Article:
Frankie’s mother was in bed as hard afternoon light slanted through the living room window. His blue jeans were lit up in different geometries, and as he rocked back and forth, the shapes changed. He had not seen his mother for more than a couple hours in at least two days though he had quietly monitored her activity, listening to the television in her room switch through news, commercials, and old sitcoms. His father came home from work earlier than usual and went straight into the bedroom. Frankie stared at him expectantly when he came out.

She’s tired, Frankie. And I don’t think she wants either of us to see her feeling so miserable.

When is she going to feel better?

Frankie’s father lowered his head and rubbed his red eyes with his thumb and fingertip. I don’t know, Frankie, I don’t know. But you need to think good thoughts for her. He bent down on one knee and Frankie could see the middle of his scalp where his hair had become thin enough that the sun could reach his skin. He put his hands on Frankie’s shoulders. That’s exactly what she said. She said, ‘Tell my rybko to think good and happy thoughts for me,’ his father said imitating his mother’s pitch and donning a smile that faded as quickly as it had come. Do you think you can do that, Frankie?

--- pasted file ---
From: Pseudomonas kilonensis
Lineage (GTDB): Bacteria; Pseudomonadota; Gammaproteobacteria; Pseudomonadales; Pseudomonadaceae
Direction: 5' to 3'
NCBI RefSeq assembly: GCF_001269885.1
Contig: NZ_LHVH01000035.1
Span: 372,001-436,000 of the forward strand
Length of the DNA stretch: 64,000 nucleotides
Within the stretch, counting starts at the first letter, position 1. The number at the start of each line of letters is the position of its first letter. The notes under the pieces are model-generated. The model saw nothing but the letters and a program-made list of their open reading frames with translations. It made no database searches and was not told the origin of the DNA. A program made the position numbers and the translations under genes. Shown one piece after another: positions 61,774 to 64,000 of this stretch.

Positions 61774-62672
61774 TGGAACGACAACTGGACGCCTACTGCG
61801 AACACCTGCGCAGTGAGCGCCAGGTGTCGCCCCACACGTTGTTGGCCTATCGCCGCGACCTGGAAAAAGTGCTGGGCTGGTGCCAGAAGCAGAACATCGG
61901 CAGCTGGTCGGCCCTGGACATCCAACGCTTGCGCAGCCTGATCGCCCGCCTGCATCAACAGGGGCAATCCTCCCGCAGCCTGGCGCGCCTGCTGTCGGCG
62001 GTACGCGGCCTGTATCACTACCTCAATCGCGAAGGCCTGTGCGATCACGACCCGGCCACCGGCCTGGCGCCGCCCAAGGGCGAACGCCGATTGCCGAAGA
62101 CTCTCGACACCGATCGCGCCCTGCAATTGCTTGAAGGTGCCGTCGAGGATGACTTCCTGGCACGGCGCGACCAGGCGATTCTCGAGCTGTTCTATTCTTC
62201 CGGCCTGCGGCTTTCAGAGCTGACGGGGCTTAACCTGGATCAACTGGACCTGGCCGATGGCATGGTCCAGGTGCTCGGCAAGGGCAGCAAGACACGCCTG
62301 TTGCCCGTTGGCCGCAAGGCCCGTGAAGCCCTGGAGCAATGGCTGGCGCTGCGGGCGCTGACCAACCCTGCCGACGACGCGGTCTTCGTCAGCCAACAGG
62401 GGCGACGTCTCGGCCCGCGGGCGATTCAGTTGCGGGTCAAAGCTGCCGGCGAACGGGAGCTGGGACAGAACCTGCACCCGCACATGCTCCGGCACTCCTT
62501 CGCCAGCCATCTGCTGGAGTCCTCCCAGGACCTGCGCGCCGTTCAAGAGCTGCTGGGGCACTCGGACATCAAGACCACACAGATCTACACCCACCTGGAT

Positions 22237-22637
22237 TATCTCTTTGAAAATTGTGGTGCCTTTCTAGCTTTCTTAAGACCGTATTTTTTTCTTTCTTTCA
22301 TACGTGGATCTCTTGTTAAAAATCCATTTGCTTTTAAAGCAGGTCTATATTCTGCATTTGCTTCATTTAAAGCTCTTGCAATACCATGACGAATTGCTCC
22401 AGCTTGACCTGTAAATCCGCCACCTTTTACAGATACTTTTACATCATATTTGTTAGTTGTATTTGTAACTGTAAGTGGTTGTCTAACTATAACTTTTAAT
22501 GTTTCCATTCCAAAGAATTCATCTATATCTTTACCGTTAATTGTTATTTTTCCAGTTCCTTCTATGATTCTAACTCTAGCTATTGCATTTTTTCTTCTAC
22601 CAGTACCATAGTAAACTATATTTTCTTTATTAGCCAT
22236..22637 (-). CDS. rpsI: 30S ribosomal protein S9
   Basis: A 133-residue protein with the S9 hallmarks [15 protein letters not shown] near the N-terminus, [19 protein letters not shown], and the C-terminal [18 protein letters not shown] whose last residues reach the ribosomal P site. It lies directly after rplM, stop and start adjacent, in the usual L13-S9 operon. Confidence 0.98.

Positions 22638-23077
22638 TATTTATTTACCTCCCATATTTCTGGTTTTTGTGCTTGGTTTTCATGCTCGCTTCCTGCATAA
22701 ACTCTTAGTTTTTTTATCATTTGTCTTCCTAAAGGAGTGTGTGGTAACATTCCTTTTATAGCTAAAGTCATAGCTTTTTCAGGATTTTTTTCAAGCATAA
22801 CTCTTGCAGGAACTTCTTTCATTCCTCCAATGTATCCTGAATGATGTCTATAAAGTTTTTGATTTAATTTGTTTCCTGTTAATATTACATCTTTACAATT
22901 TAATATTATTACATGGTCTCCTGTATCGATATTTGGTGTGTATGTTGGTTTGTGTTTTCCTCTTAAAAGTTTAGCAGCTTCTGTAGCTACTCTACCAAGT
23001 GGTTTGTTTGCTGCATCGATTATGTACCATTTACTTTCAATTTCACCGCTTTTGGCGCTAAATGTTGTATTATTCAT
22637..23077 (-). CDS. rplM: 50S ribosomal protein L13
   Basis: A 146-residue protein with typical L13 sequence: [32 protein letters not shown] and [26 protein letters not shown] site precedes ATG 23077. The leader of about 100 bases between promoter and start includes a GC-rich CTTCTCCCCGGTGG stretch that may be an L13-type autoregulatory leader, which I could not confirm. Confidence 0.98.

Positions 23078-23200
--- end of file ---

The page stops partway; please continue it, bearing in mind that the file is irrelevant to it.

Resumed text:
I just want to know when she’s going to feel better.

Depends how many good thoughts you can think.

Frankie nodded, taking on the responsibility.

Let’s go get milkshakes. What do you say? his father said, again forcing a transient smile.